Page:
Teensy Arduino Shield Adapter Hookup Guide
So you've got a bag of parts and are ready to get your Teensy interfaced with your Arduino shields. It's time to bust out that soldering iron!
We're going to solder the adapter together in order of smallest profile to largest. This will help make it easier to reach all the soldering points with the iron, as well as make it easier to line all the items up properly.
First, insert the battery holder and ensure it is sitting flush on the board. Flip the adapter over, and solder the connectors. Keep in mind that the battery clip is all metal and will conduct heat, so don't burn yourself!
Because the battery clip will endure a lot of strain on battery insertion or removal, you want to make sure you fully connect the pins to the board. Make sure your solder points look nice and filled in, like this:
The next component to solder is the capacitor. The cap is polarized, so make sure you insert it correctly into the board. The negative side of the cap should be inserted closest to the barrel jack footprint.
Once you insert the cap, bend the legs out a bit to hold the capacitor flush against the board while you solder it.
Once you've soldered the capacitor legs, clip any excess leg.
Next, insert the JST connector. This part tends to need a bit of a push to insert fully into the board, so make sure you get it sitting flush before soldering. Make sure the opening on the connector sits along the board edge and isn't inserted backwards.
The voltage regulator does tend to be a bear to insert properly, so take your time with this step. First insert the regulator legs into the board. Make sure the regulator is inserted in the correct orientation, with the metal tab towards the ICSP header on the board and the plastic body casing closest to the JST connector.
Once you've verified the regulator is oriented correctly, but before soldering, bend the regulator down towards the PCB. The mounting hole on the regulator should match up with the mounting hole on the PCB.
Solder the regulator legs and clip any excess. This part does regulate the project voltage, so make sure to get a good solder connection on all the pins and ensure there are no jumpers or clippings that could short the board.
Female Headers for Teensy
At this point, you will need to determine how you want your adapter shield to interface with your Teensy and your Arduino shields. The steps shown are our recommended method of interfacing everything, but you can customize this. Please check our tutorial on Getting Started with the Teensy to see other possible configurations.
Take the female headers from your kit, and cut them down into individual strips to fit in the Teensy footprint. Plug in the headers, and verify that they line up well. You may also need to use one of the 6-pin female headers on the short edge of the Teensy footprint.
If you have gaps between the headers like shown above, you may need to file down the edges of the connectors to get everything to fit compactly. Start soldering the header rows one at a time. To help keep them straight as you solder, we recommend tacking the first and last solder points first.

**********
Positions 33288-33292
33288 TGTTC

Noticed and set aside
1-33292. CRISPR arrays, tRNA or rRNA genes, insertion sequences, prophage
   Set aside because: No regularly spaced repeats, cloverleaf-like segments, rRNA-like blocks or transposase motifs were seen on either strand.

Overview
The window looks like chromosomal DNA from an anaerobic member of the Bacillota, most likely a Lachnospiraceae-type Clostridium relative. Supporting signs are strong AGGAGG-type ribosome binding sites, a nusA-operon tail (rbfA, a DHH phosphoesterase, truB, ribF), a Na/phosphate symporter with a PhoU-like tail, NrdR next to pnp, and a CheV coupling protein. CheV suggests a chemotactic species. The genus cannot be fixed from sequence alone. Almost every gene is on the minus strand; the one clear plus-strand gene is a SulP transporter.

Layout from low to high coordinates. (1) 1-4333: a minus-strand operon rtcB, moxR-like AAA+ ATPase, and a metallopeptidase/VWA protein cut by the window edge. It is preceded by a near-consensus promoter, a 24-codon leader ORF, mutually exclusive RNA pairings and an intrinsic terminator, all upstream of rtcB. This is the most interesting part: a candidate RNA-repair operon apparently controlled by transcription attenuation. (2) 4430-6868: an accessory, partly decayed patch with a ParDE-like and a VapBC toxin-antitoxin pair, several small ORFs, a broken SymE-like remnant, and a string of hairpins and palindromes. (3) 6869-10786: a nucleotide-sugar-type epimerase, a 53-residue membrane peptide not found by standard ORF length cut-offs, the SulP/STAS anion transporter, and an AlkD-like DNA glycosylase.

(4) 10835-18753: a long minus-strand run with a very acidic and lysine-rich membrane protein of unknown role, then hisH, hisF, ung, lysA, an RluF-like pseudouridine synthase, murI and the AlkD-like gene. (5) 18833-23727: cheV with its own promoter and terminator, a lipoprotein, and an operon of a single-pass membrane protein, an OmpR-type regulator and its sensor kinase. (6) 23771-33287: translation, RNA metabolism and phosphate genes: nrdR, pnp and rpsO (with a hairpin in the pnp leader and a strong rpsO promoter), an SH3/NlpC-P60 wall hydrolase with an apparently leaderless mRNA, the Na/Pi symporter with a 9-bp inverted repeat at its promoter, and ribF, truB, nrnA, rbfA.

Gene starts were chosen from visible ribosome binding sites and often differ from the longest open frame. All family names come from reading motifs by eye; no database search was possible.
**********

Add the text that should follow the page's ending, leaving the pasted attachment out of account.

This allows you to easily fix any poorly inserted or angled headers that may occur.
If you have decided to solder all of the Teensy pins, you will also need to solder in the inner row of headers on the shield.
Next, solder on the 10-pin, 8-pin, and 6-pin headers onto the Adapter board. To make sure you line these headers up properly, we recommend using a pre-soldered shield as a soldering jig to hold the adapter headers in place.
Keep in mind that you may need to add on the stackable headers from your kit onto your board in order to provide enough clearance between the Teensy and the shield you use.
The final part to solder is the barrel jack. Notice that when you insert it, the through holes are much larger than the standard headers.
Because of the large plated through holes, you will need more solder and heat to properly connect these and fill them in (just like on that battery clip!). Be patient, and take it slow, to ensure you don't burn the PCB or any traces.
That's it! Your adapter should now be soldered and ready to go.
Now that your adapter is completed, you can use this as a soldering jig to connect the male headers to your Teensy. Break the strip into smaller parts, and insert them into the pre-soldered headers on the adapter. Plug the Teensy on top, and solder away!
If you intend to use the RTC on the Teensy 3.1 or Teensy 3.2, you will need to solder the crystal onto the Teensy. You can solder it via the bottom or the top, but keep in mind you should insert it where it is least likely to get knocked or short the body of the crystal onto other components.
Plug it all in
Once everything is soldered properly, it's time to put your boards together. If you did not solder the Teensy directly to the adapter, plug the Teensy into the adapter, and insert whichever shield you've chosen to connect.
Plug in your Teensy via USB, upload your code, and you're good to go!
Don't forget to plug in your coin-cell battery, if you intend to use the RTC. This does not work with the Teensy LC.